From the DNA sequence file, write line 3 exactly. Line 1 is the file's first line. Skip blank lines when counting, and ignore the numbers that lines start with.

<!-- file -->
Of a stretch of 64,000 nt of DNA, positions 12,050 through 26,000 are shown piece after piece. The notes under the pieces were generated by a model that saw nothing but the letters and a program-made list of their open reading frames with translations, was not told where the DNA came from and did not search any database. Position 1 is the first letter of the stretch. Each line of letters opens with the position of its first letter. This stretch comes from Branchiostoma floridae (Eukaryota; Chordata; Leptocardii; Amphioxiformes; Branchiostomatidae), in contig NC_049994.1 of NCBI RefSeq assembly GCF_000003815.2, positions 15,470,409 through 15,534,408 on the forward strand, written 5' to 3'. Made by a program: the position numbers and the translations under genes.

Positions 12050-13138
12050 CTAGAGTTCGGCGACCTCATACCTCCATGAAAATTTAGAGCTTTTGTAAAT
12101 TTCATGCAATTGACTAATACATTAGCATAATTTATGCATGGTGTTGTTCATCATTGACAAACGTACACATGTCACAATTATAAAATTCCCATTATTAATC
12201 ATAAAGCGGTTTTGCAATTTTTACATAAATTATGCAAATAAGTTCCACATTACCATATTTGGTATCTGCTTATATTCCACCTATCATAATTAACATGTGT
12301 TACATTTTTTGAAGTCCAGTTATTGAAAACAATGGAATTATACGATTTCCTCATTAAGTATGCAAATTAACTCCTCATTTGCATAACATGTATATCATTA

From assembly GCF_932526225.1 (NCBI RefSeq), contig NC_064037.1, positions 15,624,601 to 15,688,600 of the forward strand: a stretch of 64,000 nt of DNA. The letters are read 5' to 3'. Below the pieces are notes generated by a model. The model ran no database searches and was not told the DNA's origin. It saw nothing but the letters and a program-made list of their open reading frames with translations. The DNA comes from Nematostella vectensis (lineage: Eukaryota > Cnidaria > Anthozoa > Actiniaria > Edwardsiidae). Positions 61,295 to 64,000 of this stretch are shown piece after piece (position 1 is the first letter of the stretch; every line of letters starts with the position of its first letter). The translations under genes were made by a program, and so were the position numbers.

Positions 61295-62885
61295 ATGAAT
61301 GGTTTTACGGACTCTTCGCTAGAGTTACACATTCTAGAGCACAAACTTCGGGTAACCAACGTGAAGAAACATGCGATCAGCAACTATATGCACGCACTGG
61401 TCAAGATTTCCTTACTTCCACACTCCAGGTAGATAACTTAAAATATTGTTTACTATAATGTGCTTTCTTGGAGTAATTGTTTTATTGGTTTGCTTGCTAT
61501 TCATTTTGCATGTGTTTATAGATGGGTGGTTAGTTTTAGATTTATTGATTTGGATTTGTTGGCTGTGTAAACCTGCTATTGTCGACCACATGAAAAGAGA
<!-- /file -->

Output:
12050 CTAGAGTTCGGCGACCTCATACCTCCATGAAAATTTAGAGCTTTTGTAAAT